A Teacher’s Story

In this guest post, Michael Graffin , a young Australian teacher, shares his story…

A life journey begins …

About seven years ago, I was the Year 12 Academic Dux of my school, and I had no idea about what I wanted to do with my life. My teachers wanted me to become an engineer. My parents thought I’d make a good teacher.

My journey began as a work-experience student at my local primary school, where an encounter with one particular child would change the course of my life. This child wasn’t the nicest, brightest or most well-behaved kid in the class. He was small, academically weak, and not particularly well-behaved. Unfortunately, his teacher’s management approach consisted of yelling and sending him to time-out in the storage alcove at the back of the class, his “second home”.

Even then, this struck a nerve; and I made a point of working with this kid in his little time-out space. To this day, I’ll never forget the look in his eyes as I helped him with his maths. At that point, I knew: I was going into teaching to help those troubled children who other teachers had given up on.

I was only 17, and I was going to be a teacher. Little did I know …

I excelled in my university studies, yet I entered teaching ill-equipped to cope with the practical realities of teaching. While I took steps to rectify my glaring weaknesses, more than anyone will ever know, I spent my first year and a half of teaching feeling disillusioned, bitter, incompetent and isolated.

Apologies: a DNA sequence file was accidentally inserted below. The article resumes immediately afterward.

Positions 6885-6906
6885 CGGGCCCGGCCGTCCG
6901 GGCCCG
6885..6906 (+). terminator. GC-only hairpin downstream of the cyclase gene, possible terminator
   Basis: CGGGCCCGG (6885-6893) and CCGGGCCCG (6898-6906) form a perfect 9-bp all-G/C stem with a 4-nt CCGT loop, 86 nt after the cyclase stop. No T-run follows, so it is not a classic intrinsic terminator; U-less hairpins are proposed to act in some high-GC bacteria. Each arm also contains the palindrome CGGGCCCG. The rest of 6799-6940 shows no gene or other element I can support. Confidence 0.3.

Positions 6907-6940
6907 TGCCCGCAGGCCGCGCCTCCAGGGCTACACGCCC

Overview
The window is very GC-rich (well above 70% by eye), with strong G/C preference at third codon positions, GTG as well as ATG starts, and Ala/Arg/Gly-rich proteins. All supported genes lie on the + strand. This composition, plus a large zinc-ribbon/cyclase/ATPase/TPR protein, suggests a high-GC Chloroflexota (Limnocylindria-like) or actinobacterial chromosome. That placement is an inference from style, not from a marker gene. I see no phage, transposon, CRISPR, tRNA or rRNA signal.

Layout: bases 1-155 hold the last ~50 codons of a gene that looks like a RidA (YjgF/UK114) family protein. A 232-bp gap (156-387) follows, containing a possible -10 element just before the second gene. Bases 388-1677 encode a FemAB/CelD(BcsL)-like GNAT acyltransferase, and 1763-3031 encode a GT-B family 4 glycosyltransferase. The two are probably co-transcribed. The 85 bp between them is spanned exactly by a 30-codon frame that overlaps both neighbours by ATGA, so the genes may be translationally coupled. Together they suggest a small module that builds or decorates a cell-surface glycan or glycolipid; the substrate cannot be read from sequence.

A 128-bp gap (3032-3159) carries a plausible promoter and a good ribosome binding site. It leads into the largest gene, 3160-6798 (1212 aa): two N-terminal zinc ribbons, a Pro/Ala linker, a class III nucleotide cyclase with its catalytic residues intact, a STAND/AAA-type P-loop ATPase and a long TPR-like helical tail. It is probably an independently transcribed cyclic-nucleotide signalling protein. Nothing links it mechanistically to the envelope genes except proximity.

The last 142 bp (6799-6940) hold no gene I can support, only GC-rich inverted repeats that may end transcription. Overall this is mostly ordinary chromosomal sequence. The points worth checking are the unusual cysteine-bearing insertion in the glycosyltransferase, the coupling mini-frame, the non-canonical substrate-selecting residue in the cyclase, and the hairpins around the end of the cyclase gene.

Things got better …

I was a relief  teacher – free to learn from my mistakes, develop my classroom management skills, and take risks in my teaching. It wasn’t an easy road – I got knocked around on many occasions, but I came to appreciate the opportunity to observe and reflect on experienced teachers’ practice in different schools.

But they haven’t always gone to plan …

I was appointed to my very first class – without warning, on the first day of the 2011 school year. Sadly, the position lasted a mere six days. There was a staffing reallocation, and my class, ‘Room 11’, was no more. My students were split up, and I was moved into a temporary, eclectic teaching and support role.

It took me a long time to recover from this crushing disappointment, but I became a stronger, more mature teacher for the experience. I may not have had my ‘own’ class, but for the first time in my life, I felt like a teacher. I had my staff badge, my own keys, and the freedom to quietly experiment with ICT. I wasn’t an outsider. I was part of a community.

I’ve learnt and been through so much, and I’m moving on …

My journey wasn’t meant to be easy. It’s been one wild ride. Yet, with the grace of God, I’m still here. I’m not quitting. Why should I?  My experiences have helped me better appreciate my family and my PLN (Personal Learning Network).

Now, after rediscovering my passion for teaching, I take a great deal of comfort from @coolcatteacher’s recent reflections:  

The greatest teachers often have the greatest obstacles to overcome. The greatest shames … You don’t really see the pain. You don’t [see] the heartache …. as they experience their own humiliation and failure. They are there.  

I know.  I see it.  I feel it.  I refuse to believe it is all for nothing.

One day, I will teach a class of my own. For now, it’s time to move on.

Perhaps, one day, I will become a great teacher.  I certainly hope so.

Michael blogs at A Relief Teacher’s Journey.